I want to provide an alternative to cegatons answer. This is an attempt to reproduce the behavior of a real Scheimpflug. The focus plane is supposed to "cut" objects. When you create the focus plane in post however, it doesn't intersect with the objects. To mimic this behavior, follow these steps:
- Create a Cube in your scene, name it "gradient Cube" or similar, it will control the falloff of the gradient. In the object tab, disable all cycles visibility options (camera, diffuse, ..., shadow) to make it completly invisible for the renderer. Create a second RenderLayer ("gradient"), add a material to it, with the nodesetup shown in image 1. In the TextureCoordinate node choose your gradient cube as object input. Position the cube so that the middle grey (~0,5) of the gradient follows the desired Scheimpflug. The farthest visible point from camera should be black (0), the neares white (1).
- Render the image. Save each RenderLayer to OpenEXR, 32 Bit float. I added the contrast only for illustrating that the gradient now "cuts" the objects. The actual gradient is very flat.
- I would recommend not to use the blender Defocus. It produces horrible artifacts. I used Nuke non-commercial, which is free to download/use with some restrictions in functionality. Read both renderlayers. Shuffle them together, take RGB from the beauty pass and shuffle the R channel of the gradient layer to Z(depth). Insert ZDefocus, choose the focal point. To round it off, introduce some grain. (the out-of-focus areas looked too smooth)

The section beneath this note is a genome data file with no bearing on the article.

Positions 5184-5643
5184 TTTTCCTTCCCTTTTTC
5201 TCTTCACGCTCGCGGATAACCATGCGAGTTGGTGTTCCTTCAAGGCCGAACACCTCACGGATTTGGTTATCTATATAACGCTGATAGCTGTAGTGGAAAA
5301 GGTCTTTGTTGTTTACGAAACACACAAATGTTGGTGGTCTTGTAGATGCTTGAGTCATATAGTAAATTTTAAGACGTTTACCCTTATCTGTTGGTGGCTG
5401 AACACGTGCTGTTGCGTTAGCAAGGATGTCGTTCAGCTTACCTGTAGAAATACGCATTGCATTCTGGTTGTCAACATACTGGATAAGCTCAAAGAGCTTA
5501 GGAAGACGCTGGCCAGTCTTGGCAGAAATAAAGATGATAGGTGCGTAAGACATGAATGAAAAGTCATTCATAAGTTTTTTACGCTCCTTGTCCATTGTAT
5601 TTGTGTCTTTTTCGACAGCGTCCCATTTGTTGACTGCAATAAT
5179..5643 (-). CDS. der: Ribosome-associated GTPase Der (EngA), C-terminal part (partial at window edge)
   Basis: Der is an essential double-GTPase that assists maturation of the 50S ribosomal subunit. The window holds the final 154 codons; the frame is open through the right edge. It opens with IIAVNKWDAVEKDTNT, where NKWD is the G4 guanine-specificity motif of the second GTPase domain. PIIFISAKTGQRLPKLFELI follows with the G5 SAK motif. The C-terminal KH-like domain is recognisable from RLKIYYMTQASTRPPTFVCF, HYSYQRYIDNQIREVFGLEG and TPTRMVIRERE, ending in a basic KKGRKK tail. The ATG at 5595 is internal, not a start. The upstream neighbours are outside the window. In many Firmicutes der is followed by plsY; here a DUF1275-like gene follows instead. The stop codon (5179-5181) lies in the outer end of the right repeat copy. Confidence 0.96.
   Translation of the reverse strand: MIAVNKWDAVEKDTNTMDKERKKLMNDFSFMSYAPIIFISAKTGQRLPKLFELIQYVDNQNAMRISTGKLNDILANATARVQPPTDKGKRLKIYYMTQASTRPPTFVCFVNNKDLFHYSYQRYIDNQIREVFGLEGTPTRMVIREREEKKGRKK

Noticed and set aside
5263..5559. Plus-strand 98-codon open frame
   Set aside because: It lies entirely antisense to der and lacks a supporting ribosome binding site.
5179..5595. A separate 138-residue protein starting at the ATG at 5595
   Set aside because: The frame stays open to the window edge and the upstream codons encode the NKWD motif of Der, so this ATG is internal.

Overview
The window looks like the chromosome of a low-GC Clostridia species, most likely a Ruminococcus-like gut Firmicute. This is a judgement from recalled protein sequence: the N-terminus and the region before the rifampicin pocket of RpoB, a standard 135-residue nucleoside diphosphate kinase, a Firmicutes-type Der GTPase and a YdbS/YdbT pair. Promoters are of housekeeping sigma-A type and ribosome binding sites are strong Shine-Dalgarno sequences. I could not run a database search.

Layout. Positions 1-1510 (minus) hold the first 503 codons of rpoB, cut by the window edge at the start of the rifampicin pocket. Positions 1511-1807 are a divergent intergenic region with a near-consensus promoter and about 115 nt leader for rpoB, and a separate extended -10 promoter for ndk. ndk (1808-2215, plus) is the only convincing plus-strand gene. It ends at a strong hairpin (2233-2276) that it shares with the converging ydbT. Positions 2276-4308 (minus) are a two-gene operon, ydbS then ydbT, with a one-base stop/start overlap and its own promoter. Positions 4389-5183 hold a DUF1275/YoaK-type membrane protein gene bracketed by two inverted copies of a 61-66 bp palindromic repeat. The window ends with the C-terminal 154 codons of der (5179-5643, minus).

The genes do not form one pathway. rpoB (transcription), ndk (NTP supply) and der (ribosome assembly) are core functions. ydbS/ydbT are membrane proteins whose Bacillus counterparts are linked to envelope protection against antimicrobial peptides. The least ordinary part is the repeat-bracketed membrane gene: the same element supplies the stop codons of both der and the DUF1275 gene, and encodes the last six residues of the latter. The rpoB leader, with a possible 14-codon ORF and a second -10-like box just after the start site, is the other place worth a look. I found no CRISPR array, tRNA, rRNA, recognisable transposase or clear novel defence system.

Tilt Shift lenses are used for two main purposes:
To alter the plane of focus and thus have greater control on the depth of field (Scheimpflug principle)
For perspective control.
In regards to the Selective Depth of Field effects, you could fake them in the compositor using a black and white image connected to the Z-Pass socket of a Defocus Node. That way you can affect whatever portion of the image you want.
(click on the images to enlarge)
For Perspective control
You can alter the relation between the lens and the focal plane using the SHIFT values for the lens. That will give you the same control you'd get on a studio camera. Note that shifting is done parallel to the camera plane, there is no way as far as I know, to rotate the camera plane from the lens plane.
This example show the same scene, with the same lens, WITH THE CAMERA ON THE SAME PLACE, and how shifting affects the perspective (I was trying to keep the object on the left in the frame to magnify the effect):